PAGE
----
Version 5.2 and earlier of the Infinity Data Model uses a set of seed tables to provide
each new instance of an entity with a unique, sequential identification number.

In order to ensure the integrity of the data within Montage, the seed tables should not
be altered without the assistance of Infinity Technical Support. In order to enforce this,
all seed tables have a trigger to prevent insertion or deletion.

5-22 Foundation Tables Infinity Data Model Developer’s Guide


The v5.2 seed tables all share the same table structure. Each contains only one column
and one row. This column has the same name as the table, with the word _id replacing
_seed (e.g. the curve_id column in the curve_seed table). NOTE: This single record
represents the last used id number, not the next available id number.

In v5.2, there are 27 seed tables in the Data Model, each one corresponding to a table
whose records will be keyed off of its id value (i.e. the trade table will be keyed off
trade_id, which will be taken from the trade_seed table).

Retrieving a unique seed id

If two users simultaneously access a seed table and retrieve that current id, then
neither of the users will have a unique value. This is a problem referred to as
concurrency.

The problem of concurrency requires a specific method of interaction to prevent


multiple users from getting the same id value. In order to guarantee the uniqueness of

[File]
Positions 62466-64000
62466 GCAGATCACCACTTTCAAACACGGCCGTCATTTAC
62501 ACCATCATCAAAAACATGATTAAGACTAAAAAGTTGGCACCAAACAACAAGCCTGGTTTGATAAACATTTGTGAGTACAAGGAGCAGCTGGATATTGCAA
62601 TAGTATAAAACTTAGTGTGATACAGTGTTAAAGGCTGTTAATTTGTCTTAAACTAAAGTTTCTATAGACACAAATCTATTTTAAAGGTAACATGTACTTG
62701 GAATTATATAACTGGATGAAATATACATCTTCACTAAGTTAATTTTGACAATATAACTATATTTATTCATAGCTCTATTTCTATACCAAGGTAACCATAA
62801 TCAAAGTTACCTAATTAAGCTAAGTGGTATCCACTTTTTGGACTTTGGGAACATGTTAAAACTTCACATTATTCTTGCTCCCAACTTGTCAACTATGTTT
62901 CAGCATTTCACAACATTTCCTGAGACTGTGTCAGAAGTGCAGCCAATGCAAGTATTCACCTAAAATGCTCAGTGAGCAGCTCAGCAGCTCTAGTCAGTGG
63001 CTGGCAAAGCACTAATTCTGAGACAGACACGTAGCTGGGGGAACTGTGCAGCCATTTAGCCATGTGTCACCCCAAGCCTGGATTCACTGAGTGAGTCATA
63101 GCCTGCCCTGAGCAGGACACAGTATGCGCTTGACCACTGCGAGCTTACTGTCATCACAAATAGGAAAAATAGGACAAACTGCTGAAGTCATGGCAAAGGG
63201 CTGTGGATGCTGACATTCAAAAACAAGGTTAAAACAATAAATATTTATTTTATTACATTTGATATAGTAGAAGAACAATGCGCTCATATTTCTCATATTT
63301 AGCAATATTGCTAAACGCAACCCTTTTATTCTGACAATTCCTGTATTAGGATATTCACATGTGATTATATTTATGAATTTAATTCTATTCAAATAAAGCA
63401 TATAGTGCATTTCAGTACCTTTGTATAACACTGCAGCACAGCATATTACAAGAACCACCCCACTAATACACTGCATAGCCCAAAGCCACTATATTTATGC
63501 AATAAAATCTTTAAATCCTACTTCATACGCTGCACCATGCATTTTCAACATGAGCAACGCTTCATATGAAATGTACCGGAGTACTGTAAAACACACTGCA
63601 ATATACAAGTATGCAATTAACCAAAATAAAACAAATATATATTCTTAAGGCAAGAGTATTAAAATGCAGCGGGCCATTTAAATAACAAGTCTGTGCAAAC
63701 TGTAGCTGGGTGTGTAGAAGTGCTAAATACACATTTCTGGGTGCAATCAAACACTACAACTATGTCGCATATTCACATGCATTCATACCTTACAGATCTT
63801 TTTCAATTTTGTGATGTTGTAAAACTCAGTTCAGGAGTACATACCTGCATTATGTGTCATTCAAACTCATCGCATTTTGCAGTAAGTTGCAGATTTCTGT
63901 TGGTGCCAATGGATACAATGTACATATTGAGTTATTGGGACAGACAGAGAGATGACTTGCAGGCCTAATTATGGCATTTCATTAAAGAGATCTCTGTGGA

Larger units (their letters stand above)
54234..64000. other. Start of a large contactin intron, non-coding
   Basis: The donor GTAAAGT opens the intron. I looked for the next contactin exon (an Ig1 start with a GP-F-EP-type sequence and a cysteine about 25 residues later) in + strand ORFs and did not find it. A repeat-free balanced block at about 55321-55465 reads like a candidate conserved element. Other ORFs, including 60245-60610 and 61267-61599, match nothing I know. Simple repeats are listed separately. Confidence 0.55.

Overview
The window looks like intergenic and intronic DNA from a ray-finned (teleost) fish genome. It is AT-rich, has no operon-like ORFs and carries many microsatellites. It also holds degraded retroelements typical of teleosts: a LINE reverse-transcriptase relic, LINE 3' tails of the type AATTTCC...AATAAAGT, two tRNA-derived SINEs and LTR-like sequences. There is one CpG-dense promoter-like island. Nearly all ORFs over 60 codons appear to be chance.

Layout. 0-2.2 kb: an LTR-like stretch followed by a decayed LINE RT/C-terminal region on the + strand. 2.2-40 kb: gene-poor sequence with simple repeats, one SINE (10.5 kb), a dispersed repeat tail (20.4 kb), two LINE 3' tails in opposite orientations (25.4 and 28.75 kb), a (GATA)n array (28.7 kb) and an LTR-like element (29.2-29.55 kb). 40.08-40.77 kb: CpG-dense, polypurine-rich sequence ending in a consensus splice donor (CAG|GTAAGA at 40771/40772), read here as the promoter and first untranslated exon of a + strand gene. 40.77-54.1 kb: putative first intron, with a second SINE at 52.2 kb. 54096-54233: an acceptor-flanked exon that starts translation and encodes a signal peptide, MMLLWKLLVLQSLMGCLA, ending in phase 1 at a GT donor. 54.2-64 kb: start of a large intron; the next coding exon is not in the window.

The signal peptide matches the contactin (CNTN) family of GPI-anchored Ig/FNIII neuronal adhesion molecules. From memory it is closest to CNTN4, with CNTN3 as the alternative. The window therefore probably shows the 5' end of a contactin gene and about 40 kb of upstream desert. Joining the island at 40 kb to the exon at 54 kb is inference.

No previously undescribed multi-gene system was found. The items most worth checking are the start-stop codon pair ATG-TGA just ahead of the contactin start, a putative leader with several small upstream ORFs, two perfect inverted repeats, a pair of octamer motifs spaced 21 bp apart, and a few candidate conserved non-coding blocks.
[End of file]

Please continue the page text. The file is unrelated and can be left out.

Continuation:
an id value, you must retrieve id values like this, using Transact-SQL:

begin tran
update <seed table> set <id name>=<id name> + 1
select <id name> from <seed table>
commit tran

The syntax above applies only to v5.2 and earlier databases. The first and last
commands delimit the commands to the database, grouping them in a transaction in
order to avoid concurrency problems. The second command increments the id value in
the table. The third command retrieves the id, and the final command concludes the
transaction. Locking and unlocking by using a database transaction is critical to
guarantee uniqueness for the retrieved id value. If you lock a table, other users must
wait until the lock is removed before they can query the table. (Note: you should
therefore consider handling this query on a separate database connection from other
routine database queries.)

You must use the above method when creating new records that use an id value as a
primary key. In order to create a new set of curve tables, you would first increment and
retrieve the curve_id from the curve_seed table. Having done this, you would then use